This makes sense: Most open-source software is produced by programmers solving their own problems - "scratching their own itch". This often doesn't require a friendly user interface at all; an API or a command-line interface can do the job. If an interface for humans is required, well ... let's just say that the average programmer doesn't do "friendly" or "usable". We coders are not known for understanding (or caring) how regular humans think. It takes a team to build a great UI, and teams cost money.
The model that the dentistry community has found for financing software for dentists is simple: Commercial companies hire programmers to write code, and then those companies provide that software to dentists in exchange for money. That's how it works in every field I can think of, and there's no reason to think that international development should be an exception.
Good enough for thee, but not for me
Here's the thing: People in the rich world aren't any more eager to pay for software than people in developing countries. Where open-source software presents a superior alternative, we'll use it regardless of how much money we have.
And day-to-day, I use Windows and MacOS, not Ubuntu. I use Word and Excel, not LibreOffice. I use Photoshop, not GIMP. Unless you're hard-core and you're trying to make a point, you probably make similar choices. And I'll wager that your organization uses commercial software for payroll and accounting and file sharing and communication and collaboration.
So why is our answer to the developing world's need for technology "Let them use open source"? The pros and cons of open-source software are the same whether you're in London or Kinshasa.
In particular, it's maddening to see open source offered as a solution for managing results data for development projects, but not for financial data. I see it as indication of what we really take seriously, and it's so frustrating that we don't treat information about effectiveness with the same respect that we reserve for information about money.
Look to the private sector for sustainability
Principle 4 of those same Principles for Digital Development is "Build for Sustainability." The world of ICT4D has generated lots of abandonware - software projects that fizzled as soon as the donor's attention shifted and the free money ran out. But there's nothing more sustainable in the long term than a profitable company providing a service that people are willing to pay for.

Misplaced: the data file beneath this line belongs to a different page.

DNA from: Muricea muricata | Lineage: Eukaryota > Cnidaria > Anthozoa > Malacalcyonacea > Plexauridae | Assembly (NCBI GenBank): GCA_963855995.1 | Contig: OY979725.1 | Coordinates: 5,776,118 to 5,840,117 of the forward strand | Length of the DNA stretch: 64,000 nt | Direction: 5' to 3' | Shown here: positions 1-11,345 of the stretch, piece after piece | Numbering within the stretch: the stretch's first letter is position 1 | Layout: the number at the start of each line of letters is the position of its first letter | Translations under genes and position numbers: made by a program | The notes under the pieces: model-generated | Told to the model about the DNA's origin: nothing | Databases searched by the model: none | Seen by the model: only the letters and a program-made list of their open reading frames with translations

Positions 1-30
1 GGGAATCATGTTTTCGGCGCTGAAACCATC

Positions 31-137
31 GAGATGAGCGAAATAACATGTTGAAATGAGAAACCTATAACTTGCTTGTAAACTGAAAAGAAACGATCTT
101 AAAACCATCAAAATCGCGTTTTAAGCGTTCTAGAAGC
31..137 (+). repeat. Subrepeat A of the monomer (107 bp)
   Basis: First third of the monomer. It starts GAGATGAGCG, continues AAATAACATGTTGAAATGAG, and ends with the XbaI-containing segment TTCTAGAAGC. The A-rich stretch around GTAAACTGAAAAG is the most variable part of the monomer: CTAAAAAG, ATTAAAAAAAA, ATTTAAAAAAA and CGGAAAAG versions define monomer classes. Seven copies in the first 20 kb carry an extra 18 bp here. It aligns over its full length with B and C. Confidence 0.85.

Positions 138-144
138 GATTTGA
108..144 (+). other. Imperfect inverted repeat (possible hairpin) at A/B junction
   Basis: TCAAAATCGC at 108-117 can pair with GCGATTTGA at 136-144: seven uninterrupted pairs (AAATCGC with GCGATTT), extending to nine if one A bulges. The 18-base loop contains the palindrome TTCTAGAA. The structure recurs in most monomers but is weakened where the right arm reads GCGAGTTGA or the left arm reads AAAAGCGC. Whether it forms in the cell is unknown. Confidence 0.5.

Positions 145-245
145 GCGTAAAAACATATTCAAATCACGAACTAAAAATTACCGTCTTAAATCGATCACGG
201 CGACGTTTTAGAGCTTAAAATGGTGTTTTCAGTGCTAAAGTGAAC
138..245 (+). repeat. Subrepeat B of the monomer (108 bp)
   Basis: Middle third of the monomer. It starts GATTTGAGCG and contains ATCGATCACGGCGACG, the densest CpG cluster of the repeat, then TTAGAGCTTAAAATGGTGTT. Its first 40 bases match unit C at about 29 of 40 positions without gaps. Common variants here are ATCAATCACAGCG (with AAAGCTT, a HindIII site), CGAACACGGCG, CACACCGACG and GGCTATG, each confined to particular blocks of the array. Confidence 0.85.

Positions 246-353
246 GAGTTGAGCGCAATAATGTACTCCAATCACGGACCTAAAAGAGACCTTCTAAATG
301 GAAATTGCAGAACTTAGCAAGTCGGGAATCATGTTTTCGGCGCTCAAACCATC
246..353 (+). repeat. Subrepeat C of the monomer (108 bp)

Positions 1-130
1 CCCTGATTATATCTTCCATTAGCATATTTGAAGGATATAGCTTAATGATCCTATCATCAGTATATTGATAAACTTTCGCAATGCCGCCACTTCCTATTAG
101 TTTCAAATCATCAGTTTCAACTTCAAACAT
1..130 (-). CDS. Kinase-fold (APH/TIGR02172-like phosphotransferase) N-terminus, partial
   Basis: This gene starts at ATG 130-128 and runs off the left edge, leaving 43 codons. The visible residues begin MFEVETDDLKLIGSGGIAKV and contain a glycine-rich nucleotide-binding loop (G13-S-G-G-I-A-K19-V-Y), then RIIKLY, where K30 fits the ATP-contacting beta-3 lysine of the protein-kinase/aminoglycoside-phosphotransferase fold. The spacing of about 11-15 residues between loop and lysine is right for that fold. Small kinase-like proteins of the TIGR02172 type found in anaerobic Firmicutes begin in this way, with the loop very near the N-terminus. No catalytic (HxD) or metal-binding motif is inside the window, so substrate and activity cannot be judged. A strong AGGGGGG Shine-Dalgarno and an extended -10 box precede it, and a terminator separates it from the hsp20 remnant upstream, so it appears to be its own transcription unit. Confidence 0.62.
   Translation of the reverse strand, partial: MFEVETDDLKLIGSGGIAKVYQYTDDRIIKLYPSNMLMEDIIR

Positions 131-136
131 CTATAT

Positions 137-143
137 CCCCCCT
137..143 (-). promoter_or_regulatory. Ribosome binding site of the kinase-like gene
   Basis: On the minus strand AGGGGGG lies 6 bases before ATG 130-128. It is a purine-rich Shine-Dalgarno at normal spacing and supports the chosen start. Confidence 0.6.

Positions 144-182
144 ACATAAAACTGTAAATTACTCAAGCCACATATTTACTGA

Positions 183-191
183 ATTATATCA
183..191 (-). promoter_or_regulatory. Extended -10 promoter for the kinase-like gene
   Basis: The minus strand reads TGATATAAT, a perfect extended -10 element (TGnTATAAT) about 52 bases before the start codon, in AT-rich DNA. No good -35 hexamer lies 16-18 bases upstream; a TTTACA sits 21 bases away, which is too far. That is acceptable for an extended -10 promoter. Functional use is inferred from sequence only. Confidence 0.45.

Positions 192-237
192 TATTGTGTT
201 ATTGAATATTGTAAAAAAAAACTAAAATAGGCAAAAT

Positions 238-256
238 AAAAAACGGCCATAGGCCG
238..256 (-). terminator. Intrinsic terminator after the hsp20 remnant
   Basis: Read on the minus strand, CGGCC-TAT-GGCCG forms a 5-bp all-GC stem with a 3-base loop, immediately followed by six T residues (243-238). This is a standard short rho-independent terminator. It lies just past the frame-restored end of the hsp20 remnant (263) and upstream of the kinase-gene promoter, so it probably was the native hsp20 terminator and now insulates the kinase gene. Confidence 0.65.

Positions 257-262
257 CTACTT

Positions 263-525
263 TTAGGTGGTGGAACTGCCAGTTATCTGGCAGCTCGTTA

Of course, you can use taxpayer money, research funds, or charitable donations to pay people to work on an open-source project. But if you need a continuous flow of someone else's money then your thing isn't sustainable, by definition.
Plus, when you remove financial incentives altogether, you lose a lot of useful leverage for making the software great. If DevResults isn't solving problems for people, they'll stop using it and I will be poorer as a result, as will everyone on my team. That's tremendously motivating.
DevResults is just one of many mission-driven technology enterprises in the international development space. Magpi and iFormBuilder make mobile data collection software. TechChange has created an online technology learning platform for social change organizations. Souktel is doing interesting work on mobile money, knowledge sharing, and job matching.
I'm going to make a prediction: The ICT4D revolution will not be open source. It will be created by scrappy startups like these, by people who are unapologetic about building a business for the long term, and who have bet their very livelihoods on their ability to create tools that people actually want to use.
The original post incorrectly referred to WebKit as Chrome's rendering engine, and failed to mention that Chrome itself is open-source. Thanks to Michael Downey for catching these goofs. ↩